Disclaimer: All characters belong to J.K. Rowling.
Author's Note: The accident that ruined Marcus Flint's Quidditch career.
Time: Marcus is twenty-seven; so about six year after Deathly Hallows...
Genre: Drama and Angst
Date Finished: December 15, 2010
He felt the Bugler ram into his back and heard the awful sound. It was a sound that a Quidditch player never wanted to hear: the sound of bone breaking into a million pieces. He dropped the Quaffle. The pain was racing up his spine. He couldn't take it. The pain was unbearable. He fought to keep his eyes open. He fought the urge to pass out.
It was too much.
He found himself giving in.
No, it wasn't supposed to be like.
This wasn't supposed to happen.
Darkness surrounded him. He lost his grip. He was falling, falling toward the ground.
He could hear the roar of the crowd behind him. He could hear cries of horror, cries of glee.
Now, it was gone.
He woke up. Things weren't right. This is not what he remembered. It was white, too white. Quidditch pitches weren't this colour. He didn't remember any white pitches.
"Lie still," his wife, Katie, whispered in his ear.
He was in her arms.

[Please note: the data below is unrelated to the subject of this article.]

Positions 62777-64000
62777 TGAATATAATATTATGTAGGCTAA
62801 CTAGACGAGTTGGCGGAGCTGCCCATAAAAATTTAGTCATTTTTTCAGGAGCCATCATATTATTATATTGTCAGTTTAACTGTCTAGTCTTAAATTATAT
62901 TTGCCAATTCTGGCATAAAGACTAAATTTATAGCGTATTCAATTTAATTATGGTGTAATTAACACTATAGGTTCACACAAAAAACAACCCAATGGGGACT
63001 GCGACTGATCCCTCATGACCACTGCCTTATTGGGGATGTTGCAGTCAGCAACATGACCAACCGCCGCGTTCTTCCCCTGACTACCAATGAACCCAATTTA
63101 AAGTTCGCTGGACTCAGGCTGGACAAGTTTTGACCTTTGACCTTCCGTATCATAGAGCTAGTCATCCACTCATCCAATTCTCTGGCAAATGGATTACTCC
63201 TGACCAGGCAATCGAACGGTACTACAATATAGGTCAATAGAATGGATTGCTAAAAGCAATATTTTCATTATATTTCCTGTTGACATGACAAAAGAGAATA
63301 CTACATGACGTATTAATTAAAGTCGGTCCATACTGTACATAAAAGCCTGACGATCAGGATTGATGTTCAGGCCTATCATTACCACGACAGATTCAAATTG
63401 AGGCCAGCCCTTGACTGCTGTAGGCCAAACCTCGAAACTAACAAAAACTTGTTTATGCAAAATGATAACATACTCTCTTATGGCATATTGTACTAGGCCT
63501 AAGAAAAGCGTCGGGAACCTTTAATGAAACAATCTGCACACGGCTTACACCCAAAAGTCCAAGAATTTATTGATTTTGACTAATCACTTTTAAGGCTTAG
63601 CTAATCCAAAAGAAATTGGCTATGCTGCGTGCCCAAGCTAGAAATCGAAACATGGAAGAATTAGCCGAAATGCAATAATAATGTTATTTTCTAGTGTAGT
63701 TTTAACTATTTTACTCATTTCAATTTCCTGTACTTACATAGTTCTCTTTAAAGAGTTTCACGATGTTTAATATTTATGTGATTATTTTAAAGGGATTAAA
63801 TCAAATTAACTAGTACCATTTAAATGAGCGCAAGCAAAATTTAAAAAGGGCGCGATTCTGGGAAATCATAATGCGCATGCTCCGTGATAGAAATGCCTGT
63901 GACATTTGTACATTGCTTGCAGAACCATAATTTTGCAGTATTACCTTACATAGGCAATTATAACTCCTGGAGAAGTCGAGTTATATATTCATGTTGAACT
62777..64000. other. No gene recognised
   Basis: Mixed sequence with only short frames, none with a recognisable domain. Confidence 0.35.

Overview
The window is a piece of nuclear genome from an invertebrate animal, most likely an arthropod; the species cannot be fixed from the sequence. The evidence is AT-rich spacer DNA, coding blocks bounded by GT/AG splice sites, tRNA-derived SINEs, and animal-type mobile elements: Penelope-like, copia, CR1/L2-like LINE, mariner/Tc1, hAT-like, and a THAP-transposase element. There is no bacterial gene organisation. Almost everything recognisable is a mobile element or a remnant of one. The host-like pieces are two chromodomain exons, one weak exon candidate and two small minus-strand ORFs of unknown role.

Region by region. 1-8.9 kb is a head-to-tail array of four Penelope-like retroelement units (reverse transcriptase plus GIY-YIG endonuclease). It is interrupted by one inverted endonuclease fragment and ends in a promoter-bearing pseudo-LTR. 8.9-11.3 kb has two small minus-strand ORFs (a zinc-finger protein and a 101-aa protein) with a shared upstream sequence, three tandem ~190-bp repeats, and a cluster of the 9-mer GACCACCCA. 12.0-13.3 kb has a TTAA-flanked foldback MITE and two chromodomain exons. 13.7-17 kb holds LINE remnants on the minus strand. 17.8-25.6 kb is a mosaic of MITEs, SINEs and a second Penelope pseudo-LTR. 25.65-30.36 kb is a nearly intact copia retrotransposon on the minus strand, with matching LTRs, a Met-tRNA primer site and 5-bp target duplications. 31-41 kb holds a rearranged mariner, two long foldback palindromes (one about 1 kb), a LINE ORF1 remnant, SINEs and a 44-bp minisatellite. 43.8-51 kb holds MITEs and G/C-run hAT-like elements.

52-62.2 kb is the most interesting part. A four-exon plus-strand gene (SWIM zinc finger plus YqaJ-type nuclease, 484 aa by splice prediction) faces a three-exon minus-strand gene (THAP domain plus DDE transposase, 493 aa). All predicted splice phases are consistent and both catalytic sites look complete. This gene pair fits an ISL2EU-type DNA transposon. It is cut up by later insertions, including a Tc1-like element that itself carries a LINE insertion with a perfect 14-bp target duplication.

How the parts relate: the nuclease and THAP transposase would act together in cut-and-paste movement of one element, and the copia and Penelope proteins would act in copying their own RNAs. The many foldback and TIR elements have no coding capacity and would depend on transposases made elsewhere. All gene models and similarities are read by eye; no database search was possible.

He looked up at her. Got gently hit over the head.
"Don't move," his father whispered him his ear." "Your mum's gone to get a Healer."
He was numb. He couldn't feel anything. It was like he was floating. It was like he was in another world. This was real. This was fake, a nightmare.
He sheet felt strange against his bare chest. Why could he feel that and not anything else? He didn't understand. This didn't make any sense.
He could hear voices in the background. They were talking about him. He knew that a Healer was touching him, but he couldn't feel it.
It filled the room.
He felt that.
He swore under his breath.
"He's good," his father said. "He's cursing, he's good."
He didn't find it one bit funny.
He could hear them talking again. He couldn't understand them. It was like they were speaking a different language. He was pretty sure that they were speaking English.
"Never play again," someone said. "He'll never be able to move like he did."
"Can he walk?" someone asked.
"He should be able to," someone replied.
He felt his heart sink. He knew that this day would be come.
It was over.
This was the end.
But it didn't seem real.
It had been two months since the accident. It was also his first time on a broom since it happened.
He got on the broom and kicked off. He felt fine. What did the Healers know?
He flew for ten minutes. Nothing happened. He landed and got a Quaffle. Now it was time to test it.
He circled around to the goals. He raised his arm and prepared to score. As he drew back, a sharp pain shot through his body. He dropped the Quaffle.
Cursing, he landed.
It was true.
This is was end.
He sunk down to his knees.
It really was over.
Twenty-four years of training and just like that it was over.
Now, he had to get a "real job."